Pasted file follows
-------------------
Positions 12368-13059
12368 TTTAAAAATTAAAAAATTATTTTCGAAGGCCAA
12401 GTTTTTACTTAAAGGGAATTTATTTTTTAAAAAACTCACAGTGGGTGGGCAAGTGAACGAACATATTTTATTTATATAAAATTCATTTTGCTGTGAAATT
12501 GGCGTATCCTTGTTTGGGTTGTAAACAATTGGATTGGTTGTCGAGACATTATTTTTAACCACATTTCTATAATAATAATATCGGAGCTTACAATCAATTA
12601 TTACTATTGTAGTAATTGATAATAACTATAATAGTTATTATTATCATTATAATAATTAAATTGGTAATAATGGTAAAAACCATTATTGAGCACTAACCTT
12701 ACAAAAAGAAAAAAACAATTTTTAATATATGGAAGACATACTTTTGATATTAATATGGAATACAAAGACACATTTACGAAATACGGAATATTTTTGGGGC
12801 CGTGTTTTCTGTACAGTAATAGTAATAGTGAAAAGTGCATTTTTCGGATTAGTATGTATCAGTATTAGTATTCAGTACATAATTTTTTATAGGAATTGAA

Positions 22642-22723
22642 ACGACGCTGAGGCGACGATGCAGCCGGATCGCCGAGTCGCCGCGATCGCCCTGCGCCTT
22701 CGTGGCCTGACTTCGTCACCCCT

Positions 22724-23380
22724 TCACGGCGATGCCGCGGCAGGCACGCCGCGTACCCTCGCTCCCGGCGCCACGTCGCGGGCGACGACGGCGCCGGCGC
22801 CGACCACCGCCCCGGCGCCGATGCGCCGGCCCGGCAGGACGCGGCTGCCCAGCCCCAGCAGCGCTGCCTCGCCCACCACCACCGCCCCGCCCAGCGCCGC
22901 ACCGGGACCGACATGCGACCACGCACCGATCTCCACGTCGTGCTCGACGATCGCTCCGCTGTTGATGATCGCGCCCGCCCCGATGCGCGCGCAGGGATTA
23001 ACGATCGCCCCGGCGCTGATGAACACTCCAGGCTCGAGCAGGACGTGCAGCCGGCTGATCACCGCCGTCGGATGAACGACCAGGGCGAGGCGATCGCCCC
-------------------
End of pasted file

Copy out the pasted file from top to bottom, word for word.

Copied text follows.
Positions 12368-13059
12368 TTTAAAAATTAAAAAATTATTTTCGAAGGCCAA
12401 GTTTTTACTTAAAGGGAATTTATTTTTTAAAAAACTCACAGTGGGTGGGCAAGTGAACGAACATATTTTATTTATATAAAATTCATTTTGCTGTGAAATT
12501 GGCGTATCCTTGTTTGGGTTGTAAACAATTGGATTGGTTGTCGAGACATTATTTTTAACCACATTTCTATAATAATAATATCGGAGCTTACAATCAATTA
12601 TTACTATTGTAGTAATTGATAATAACTATAATAGTTATTATTATCATTATAATAATTAAATTGGTAATAATGGTAAAAACCATTATTGAGCACTAACCTT
12701 ACAAAAAGAAAAAAACAATTTTTAATATATGGAAGACATACTTTTGATATTAATATGGAATACAAAGACACATTTACGAAATACGGAATATTTTTGGGGC
12801 CGTGTTTTCTGTACAGTAATAGTAATAGTGAAAAGTGCATTTTTCGGATTAGTATGTATCAGTATTAGTATTCAGTACATAATTTTTTATAGGAATTGAA

Positions 22642-22723
22642 ACGACGCTGAGGCGACGATGCAGCCGGATCGCCGAGTCGCCGCGATCGCCCTGCGCCTT
22701 CGTGGCCTGACTTCGTCACCCCT

Positions 22724-23380
22724 TCACGGCGATGCCGCGGCAGGCACGCCGCGTACCCTCGCTCCCGGCGCCACGTCGCGGGCGACGACGGCGCCGGCGC
22801 CGACCACCGCCCCGGCGCCGATGCGCCGGCCCGGCAGGACGCGGCTGCCCAGCCCCAGCAGCGCTGCCTCGCCCACCACCACCGCCCCGCCCAGCGCCGC
22901 ACCGGGACCGACATGCGACCACGCACCGATCTCCACGTCGTGCTCGACGATCGCTCCGCTGTTGATGATCGCGCCCGCCCCGATGCGCGCGCAGGGATTA
23001 ACGATCGCCCCGGCGCTGATGAACACTCCAGGCTCGAGCAGGACGTGCAGCCGGCTGATCACCGCCGTCGGATGAACGACCAGGGCGAGGCGATCGCCCC